Shell’s 2022 profits are certainly shocking: £32.2bn is double the company’s profit last year and the highest in over a century. But this staggering amount of money (more than twice what Pakistan needs to recover from its devastating floods and enough to cover all the pay rises that striking UK workers demand) is not even the most shocking thing about the company’s announcement. That is instead to be found in how Shell’s boss presented these results to the world.
Standing against a bland backdrop of yellow geometric shapes Wael Sawan, who has been CEO since last month, hailed the historic profits in a YouTube video. “[The world] needs its energy to be increasingly low carbon as we transition to a net-zero future. Shell’s strategy is the right one for this balanced energy transition,” Sawan insisted. “We’re doing our part, working to be the trusted partner of choice of our customers, government and investors.”
Environmentalists, scientists and lawyers point out the hypocrisies built into such remarks, however. Greenpeace activists are currently occupying a ship heading for Shell’s North Sea drilling platforms in protest at the damage the company’s planned new extraction there will cause to the climate. In March last year, meanwhile, the UK law group ClientEarth launched a lawsuit alleging the company had mismanaged its climate risk.
This week Global Witness has pressed the US financial regulator to investigate Shell for overstating its spending on renewable energy. The non-profit group alleges that just 1.5 per cent of the oil giant’s capital expenditure was allotted to genuinely renewable technologies, such as wind and solar, despite Shell’s claim that 12 per cent went to a division called Renewables and Energy Solutions. The result is “pure greenwashing”, Global Witness alleges. In response, the company has said that it is “confident that its financial disclosures are fully compliant with all SEC [US Securities and Exchange Commission] and other reporting requirements.”
Presenting its profits, Shell seemed to engage in a degree of obfuscation. The end of the YouTube video hovers for all of two seconds over a vast page of tiny printed text titled, “Definitions and cautionary note”. Freeze-framing the screen and blowing it up reveals a passage with the following piece of linguistic tight-rope walking: “Shell’s operating plans cannot reflect our 2050 Net Zero target and our 2035 NCF target, as these targets are currently outside our planning period. In the future, as society moves towards Net Zero emissions, we expect Shell’s operating plans to reflect this movement. However, if society is not Net Zero in 2050, as of today there would be significant risk that Shell would not meet this target.”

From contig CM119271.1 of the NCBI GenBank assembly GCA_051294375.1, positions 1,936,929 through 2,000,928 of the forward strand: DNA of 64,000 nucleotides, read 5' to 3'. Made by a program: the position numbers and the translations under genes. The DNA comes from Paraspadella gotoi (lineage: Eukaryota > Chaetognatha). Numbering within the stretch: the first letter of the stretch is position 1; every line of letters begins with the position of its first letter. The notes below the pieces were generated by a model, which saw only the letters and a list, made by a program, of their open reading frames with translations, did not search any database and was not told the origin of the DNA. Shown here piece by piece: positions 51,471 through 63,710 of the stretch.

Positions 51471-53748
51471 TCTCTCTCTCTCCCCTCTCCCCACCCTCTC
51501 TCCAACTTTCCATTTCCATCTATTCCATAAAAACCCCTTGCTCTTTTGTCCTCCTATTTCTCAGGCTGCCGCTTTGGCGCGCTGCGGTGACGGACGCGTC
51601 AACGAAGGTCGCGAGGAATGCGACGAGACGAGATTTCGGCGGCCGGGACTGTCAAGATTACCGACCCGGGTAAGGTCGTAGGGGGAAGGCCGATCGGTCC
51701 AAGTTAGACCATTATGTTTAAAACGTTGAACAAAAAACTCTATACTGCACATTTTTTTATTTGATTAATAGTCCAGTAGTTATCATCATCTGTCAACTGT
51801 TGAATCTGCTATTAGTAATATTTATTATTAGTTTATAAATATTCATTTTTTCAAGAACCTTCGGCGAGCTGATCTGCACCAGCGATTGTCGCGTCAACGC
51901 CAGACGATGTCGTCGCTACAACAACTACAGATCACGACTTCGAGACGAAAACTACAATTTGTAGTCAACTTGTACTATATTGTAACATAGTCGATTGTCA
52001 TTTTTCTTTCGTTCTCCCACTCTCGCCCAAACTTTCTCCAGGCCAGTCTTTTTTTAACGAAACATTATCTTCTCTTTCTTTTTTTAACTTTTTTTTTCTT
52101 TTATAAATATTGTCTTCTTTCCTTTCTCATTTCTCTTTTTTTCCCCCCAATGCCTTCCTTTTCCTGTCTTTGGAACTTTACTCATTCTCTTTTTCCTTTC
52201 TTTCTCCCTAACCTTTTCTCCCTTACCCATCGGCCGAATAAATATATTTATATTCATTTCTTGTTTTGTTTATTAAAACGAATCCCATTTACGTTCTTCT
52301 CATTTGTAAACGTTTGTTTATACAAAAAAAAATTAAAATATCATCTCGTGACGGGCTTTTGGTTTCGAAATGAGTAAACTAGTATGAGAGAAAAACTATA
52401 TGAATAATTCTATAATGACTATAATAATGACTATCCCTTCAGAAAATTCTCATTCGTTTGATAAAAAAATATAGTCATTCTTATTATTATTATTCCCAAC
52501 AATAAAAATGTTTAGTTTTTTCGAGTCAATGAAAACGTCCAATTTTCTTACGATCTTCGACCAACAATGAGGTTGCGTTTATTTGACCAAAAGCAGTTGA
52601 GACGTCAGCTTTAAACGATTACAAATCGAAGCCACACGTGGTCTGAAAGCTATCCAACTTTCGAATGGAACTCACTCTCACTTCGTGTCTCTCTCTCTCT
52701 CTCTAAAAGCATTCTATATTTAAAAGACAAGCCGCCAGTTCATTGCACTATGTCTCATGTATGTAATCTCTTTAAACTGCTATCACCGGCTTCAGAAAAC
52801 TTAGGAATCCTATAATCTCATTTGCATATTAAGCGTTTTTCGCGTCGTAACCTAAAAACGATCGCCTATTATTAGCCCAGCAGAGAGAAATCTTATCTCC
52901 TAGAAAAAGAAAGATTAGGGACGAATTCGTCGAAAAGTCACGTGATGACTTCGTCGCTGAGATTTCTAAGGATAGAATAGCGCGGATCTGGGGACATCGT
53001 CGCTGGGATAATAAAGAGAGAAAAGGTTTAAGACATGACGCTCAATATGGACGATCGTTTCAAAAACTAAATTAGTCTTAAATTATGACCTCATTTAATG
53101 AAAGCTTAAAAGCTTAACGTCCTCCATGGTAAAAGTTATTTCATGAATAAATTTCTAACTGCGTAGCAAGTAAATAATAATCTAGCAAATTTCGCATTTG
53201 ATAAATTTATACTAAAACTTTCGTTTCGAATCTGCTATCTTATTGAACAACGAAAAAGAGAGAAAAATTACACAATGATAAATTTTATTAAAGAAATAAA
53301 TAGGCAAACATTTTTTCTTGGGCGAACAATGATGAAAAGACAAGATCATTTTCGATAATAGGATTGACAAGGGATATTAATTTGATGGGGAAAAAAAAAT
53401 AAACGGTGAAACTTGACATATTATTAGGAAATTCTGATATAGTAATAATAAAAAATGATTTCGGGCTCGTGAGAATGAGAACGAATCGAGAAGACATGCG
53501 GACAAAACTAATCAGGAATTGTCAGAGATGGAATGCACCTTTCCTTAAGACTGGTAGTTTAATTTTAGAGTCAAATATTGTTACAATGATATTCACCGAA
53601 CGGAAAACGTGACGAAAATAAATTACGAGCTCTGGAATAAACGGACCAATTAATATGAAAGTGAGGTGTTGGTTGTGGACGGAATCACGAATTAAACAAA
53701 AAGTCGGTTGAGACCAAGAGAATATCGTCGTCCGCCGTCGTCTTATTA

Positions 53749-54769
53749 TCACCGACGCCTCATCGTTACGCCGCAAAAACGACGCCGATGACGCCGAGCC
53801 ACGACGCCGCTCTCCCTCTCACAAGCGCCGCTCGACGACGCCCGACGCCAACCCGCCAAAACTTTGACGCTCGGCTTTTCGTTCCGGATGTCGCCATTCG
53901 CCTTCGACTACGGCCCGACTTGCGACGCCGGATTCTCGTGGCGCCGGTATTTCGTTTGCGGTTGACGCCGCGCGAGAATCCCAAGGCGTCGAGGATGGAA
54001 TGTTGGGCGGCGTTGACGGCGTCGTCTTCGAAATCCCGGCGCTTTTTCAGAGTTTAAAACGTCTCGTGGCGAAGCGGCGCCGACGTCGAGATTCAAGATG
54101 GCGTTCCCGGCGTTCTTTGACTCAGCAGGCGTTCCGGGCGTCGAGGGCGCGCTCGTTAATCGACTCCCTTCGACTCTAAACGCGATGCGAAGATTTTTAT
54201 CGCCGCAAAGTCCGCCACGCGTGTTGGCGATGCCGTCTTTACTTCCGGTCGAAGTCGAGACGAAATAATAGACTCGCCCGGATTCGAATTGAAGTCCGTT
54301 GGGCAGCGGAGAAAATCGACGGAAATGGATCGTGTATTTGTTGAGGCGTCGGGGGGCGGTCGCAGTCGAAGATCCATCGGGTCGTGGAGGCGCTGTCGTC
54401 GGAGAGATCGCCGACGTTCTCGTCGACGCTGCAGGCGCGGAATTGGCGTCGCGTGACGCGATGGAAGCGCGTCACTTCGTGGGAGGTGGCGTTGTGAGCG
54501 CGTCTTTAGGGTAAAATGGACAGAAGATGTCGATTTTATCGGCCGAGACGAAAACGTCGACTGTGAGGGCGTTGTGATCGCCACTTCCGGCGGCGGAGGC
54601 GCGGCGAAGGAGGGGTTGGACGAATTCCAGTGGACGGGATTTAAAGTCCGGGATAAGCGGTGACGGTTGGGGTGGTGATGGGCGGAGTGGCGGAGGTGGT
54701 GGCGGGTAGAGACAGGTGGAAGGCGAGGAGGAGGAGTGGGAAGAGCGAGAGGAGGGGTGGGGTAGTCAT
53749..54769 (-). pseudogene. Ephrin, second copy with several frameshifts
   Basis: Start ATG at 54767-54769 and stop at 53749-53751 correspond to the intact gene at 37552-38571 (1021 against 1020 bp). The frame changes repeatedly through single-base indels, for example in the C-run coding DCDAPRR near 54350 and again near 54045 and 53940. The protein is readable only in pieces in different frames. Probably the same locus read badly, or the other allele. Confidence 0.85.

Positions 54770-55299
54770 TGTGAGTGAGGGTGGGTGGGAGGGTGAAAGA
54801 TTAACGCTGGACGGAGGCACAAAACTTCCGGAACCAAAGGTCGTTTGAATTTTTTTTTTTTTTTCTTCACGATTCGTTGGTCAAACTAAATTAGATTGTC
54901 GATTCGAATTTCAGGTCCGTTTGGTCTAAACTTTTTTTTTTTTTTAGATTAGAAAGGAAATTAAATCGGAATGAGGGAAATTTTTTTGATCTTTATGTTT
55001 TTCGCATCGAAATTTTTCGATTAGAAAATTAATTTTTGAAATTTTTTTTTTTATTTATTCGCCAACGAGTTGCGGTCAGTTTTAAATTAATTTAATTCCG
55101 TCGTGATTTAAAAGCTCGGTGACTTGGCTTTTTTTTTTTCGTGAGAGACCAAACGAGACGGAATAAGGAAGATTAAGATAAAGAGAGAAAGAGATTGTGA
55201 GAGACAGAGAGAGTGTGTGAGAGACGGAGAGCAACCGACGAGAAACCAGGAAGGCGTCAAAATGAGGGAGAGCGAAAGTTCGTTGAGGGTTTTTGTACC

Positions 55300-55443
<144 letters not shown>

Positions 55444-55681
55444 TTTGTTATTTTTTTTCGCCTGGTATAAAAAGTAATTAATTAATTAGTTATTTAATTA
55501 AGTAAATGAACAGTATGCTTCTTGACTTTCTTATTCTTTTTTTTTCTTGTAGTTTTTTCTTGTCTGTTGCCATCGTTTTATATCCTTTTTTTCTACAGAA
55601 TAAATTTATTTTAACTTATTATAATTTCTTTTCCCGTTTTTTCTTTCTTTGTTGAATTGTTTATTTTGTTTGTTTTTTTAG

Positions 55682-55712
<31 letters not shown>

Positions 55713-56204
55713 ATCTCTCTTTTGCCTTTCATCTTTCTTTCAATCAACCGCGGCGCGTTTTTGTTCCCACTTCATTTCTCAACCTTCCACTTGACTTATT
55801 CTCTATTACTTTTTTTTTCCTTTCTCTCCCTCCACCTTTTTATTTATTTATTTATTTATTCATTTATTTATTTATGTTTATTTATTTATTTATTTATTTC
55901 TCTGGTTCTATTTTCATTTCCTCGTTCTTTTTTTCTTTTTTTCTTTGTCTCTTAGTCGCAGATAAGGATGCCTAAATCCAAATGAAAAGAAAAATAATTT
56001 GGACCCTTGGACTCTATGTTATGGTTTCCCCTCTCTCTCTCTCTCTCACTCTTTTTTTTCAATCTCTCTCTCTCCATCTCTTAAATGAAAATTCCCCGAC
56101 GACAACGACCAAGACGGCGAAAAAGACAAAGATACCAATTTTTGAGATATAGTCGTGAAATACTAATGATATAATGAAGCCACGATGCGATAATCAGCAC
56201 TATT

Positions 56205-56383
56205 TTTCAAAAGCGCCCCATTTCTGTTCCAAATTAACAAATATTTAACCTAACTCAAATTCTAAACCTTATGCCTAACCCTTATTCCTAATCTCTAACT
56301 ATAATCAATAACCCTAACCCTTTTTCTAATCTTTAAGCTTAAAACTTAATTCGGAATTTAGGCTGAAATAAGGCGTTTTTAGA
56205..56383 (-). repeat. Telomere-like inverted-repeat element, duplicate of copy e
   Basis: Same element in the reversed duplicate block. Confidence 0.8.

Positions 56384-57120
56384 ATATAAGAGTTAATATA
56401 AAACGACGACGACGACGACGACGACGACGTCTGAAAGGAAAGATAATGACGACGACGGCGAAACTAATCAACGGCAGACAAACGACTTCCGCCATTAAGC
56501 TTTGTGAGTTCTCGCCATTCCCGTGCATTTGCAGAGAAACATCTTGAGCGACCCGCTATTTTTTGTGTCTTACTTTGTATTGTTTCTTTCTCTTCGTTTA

I asked Shell’s press team for clarity about what this means. At the time of publication they had not responded.
Rishi Sunak’s government needs to step up in the face of such befuddling strategies. Instead of issuing yet more licences for new oil and gas fields, it should start by closing the loophole in its windfall tax that allows fossil fuel companies huge tax breaks in exchange for more drilling. As Ed Miliband, the shadow climate change secretary, and Caroline Lucas, the Green MP, repeatedly stress, these profits could be redirected to help struggling households pay their energy bills.
Change is coming whether oil and gas giants like it or not, however. Last year the EU produced more electricity from solar and wind than from gas, according to analysis by Ember, and the expected rebound in coal use since the invasion of Ukraine was not as big as thought. Both the US and EU are seizing the green energy advantage. Through the Inflation Reduction Act in America and the Green Deal Industrial Plan in Europe, governments are funnelling investment towards green infrastructure where the fossil fuel giants are not.
From loopholes in the windfall tax to the lack of a green infrastructure plan, therefore, Sunak’s government is complicit in the fossil fuel industry’s failure to reform. The Prime Minister may say he “understands” people’s anger over the record profits at a time of soaring energy bills, but unless he adds actions to his words, they risk being as empty as those of the oil giants he defends.